Virtual Worlds

Tuesday 17 May 2011

BCS, 1st Floor, The Davidson Building, 5 Southampton Street, London, WC2E 7HA

6.00pm for 6.30pm start.

Jane Chandler, Associate Dean (Students) Faculty of Creative and Cultural Industries, University of Portsmouth.


Jane works for the Faculty of Creative and Cultural Industries at University of Portsmouth. They’ve been using Second Life for a number of years to for teaching. The computing students use it to develop things - e.g. HCI students can use it for mocking up user interfaces.

A showcase of educational tools has been developed for the Higher Education Academy Subject Centre for Information and Computer Science. At the moment, Jane is working with the University of Portsmouth Centre for Healthcare Modelling and Informatics on a Telecare showcase for SEHTA to demonstrate how telemedicine and related approaches can impact the workplace and home.

Also nearing completion is a virtual court-room for the forensic IT students for them to develop their skills in presenting evidence in court. Stage two is developing tools to help students to interview each other as expert witnesses.

Today’s aim is to explore the questions: What are virtual worlds? How can they be used in business?

Virtual worlds

There are lots;

  • Second Life
  • Open Wonderland
  • OpenSim
  • ReactionGrid
  • Twinity
  • Active Worlds
  • Habbo Hotel
  • ...

World of Warcraft is similar to a VW, but it is restricted because it is a game.

Implementations of VW inside the firewall are becoming available. This helps with business confidentiality.

Interoperability between different VW systems is increasing (see Hypergrid Adventurers’ Club). The situation today is a little bit like the “walled garden” model of the WWW about ten years ago. No-one originally anticipated the breakdown of these walls. What is developing is a little bit like a 3D version of the Web. Objects and information start to be movable between different systems.

Second Life is still the leader. It uses a metaphor of “islands” to organise the virtual space.

What is a Virtual World?

There is a surprisingly long history of these virtual reality spaces. Victorian panoramas can be seen in a number of museums - they were a way of immersing visitors in the experience of being in a physical situation, such as a famous battle (the earliest known example comes from 1787). Dipity has put together a time line on the web.

Today, all the virtual worlds anyone is excited about are computer-based. The Star Trek “holodeck” made many viewers familiar with the idea of an alternative world.

Attributes of VWs:

  • Rich, graphical, 3D environment
  • Real people represented by “avatars”
  • User-created content
  • Combinations of chat, IM, voice communication
  • Possibly audio and video streaming
  • May have links with the “traditional” web


  • Icon or stick-figure representing the user
  • Customisable to a user’s preferences and to express mood etc.
  • ( A temporary manifestation or aspect of a continuing entity

In earlier times, letters of introduction were used as a temporary partial representation of a figure of authority. Other kinds of temporary manifestations include:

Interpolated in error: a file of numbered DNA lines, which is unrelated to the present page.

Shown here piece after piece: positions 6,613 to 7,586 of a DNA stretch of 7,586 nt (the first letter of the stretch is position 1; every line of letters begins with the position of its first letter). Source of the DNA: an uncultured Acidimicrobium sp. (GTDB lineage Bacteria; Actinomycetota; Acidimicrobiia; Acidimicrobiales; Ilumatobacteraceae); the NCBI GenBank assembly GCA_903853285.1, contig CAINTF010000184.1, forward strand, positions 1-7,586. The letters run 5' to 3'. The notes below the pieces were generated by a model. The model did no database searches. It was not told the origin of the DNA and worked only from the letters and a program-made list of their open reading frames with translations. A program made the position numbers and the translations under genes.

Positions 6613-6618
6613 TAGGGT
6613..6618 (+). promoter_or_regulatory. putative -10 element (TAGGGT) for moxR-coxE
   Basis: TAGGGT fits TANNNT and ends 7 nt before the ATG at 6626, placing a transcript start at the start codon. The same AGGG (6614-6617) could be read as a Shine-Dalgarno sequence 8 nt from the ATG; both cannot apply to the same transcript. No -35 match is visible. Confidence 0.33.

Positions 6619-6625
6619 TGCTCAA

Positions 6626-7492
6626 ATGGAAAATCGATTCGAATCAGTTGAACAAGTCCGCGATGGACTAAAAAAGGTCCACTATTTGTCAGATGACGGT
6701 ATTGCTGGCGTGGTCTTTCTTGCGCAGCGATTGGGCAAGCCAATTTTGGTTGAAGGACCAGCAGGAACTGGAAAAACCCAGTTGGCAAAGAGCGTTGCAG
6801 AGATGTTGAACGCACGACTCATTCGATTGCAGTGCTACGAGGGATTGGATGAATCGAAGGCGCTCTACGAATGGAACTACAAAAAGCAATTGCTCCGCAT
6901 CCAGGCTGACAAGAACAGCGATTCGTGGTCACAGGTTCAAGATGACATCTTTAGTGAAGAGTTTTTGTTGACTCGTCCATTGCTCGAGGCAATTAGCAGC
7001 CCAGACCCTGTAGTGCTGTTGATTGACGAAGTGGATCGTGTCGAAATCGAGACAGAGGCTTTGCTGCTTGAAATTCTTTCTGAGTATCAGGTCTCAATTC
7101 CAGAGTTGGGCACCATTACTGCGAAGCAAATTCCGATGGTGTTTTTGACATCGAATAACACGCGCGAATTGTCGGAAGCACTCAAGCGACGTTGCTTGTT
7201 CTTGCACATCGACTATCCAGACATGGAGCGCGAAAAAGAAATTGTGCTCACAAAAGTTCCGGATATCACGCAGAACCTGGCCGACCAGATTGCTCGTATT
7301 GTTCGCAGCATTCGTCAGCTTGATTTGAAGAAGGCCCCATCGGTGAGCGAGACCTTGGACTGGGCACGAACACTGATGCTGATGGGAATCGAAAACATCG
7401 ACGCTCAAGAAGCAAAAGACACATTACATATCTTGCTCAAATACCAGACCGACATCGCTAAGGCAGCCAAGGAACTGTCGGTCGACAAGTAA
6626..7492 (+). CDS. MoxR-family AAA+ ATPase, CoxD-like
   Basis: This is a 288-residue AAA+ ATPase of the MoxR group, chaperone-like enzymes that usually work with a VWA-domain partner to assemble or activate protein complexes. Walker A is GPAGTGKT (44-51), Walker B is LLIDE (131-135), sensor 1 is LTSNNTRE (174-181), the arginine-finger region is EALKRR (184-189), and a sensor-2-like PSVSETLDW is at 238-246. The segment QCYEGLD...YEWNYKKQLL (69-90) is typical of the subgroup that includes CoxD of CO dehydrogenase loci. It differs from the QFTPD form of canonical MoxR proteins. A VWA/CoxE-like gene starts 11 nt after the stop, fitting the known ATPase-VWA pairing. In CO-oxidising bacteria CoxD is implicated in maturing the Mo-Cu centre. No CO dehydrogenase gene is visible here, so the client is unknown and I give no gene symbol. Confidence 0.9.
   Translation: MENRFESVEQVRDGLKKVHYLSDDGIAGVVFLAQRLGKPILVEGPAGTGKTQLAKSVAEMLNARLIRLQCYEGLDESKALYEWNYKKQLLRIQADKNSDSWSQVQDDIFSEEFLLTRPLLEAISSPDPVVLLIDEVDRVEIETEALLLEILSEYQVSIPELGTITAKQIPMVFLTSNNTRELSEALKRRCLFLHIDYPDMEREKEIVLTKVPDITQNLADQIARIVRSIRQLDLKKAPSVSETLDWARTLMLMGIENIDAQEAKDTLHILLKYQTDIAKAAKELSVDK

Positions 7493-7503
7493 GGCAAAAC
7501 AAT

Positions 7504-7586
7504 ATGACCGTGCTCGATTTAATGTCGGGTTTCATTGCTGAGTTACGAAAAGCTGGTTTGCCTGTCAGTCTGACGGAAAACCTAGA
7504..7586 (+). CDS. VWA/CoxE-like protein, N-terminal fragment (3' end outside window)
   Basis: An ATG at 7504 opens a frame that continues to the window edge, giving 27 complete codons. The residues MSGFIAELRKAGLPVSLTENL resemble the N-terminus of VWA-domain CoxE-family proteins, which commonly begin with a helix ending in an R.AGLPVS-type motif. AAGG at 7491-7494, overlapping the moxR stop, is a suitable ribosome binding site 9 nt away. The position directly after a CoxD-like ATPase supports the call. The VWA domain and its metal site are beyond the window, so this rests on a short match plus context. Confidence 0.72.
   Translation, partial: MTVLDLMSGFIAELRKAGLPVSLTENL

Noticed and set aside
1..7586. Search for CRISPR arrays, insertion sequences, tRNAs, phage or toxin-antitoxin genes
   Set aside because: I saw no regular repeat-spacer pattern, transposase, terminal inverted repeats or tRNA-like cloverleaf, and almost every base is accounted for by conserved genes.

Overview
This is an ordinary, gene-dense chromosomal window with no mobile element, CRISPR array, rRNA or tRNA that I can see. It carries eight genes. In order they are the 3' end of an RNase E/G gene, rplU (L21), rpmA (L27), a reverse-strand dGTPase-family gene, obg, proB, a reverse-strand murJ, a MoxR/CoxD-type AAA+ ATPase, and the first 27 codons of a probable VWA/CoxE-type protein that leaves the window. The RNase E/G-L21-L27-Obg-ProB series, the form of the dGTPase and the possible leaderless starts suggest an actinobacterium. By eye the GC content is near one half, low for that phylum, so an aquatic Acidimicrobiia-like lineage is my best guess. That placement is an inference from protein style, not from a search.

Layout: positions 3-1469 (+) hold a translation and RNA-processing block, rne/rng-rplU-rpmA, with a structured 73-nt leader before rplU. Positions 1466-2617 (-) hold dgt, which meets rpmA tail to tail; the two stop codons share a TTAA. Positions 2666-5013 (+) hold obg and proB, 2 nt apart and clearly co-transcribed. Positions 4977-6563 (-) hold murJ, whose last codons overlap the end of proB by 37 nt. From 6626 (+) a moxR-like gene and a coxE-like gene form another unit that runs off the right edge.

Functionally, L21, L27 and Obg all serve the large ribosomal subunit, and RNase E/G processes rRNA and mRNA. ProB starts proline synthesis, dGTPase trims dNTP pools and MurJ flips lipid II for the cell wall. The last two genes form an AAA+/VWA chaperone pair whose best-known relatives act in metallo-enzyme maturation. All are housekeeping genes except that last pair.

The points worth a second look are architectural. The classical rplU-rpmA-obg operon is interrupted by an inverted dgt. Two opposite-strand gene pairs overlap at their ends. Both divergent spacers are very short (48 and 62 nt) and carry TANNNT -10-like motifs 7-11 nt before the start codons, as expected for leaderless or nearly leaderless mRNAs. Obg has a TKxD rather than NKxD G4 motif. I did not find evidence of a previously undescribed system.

• A letter, signature
  • An envoy or delegate
  • Letter of introduction
  • Voice on the phone
  • Bank note
  • A photograph or painting
  • An e-mail
  • Your presence in a virtual learning environment (posts in chat rooms, ...)

In some ways, these avatar figures can get in the way because they usually don’t resemble the real person. Once you have got beyond this, they help to make the experience more immersive.

Mark Meadows (I, Avatar) observed that an avatar is

  • An interactive social representation of a user
  • A character in  a game in which you can affect the plot
  • A social creature dancing on the border between fact and fiction
  • A role we inhabit

How often do the people at your work or your home see every aspect of you and your life? What you show is selected based on the purpose of your presence at an event.

Second Life

This is highly representative of all virtual worlds. It’s the one in which Jane has done most of her work.

  • Not a game - no rules, no prizes
  • User created and defined content
  • You choose what “you” look like
  • You choose what you do

Used for:

  • Business (IBM is a major user)
  • Holding meetings (easier and less costly than flying to meetings)
  • Social and entertainment
  • Simulations - inaccessible or dangerous places, for example
  • Education
  • Religious events

Entertainment and consumer goods companies have been very big in this space. However, many have drifted out again. What remains is healthcare organisations, universities and quite a lot of corporations that use virtual worlds internally.

How to use a VW

  • Create an account
  • Install the software (some can run entirely inside web browsers)
  • Check your firewall requirements (SL has some strange port requirements)
  • Start using it

How it appears

Second Life has released Version 2 earlier this year, which makes the user experience much more similar to logging into a web site. It’s free for most purposes. You only need to pay to set up your own island.

There’s a very flexible Avatar Editor, so you can choose to look like your real-world person or a Transformer.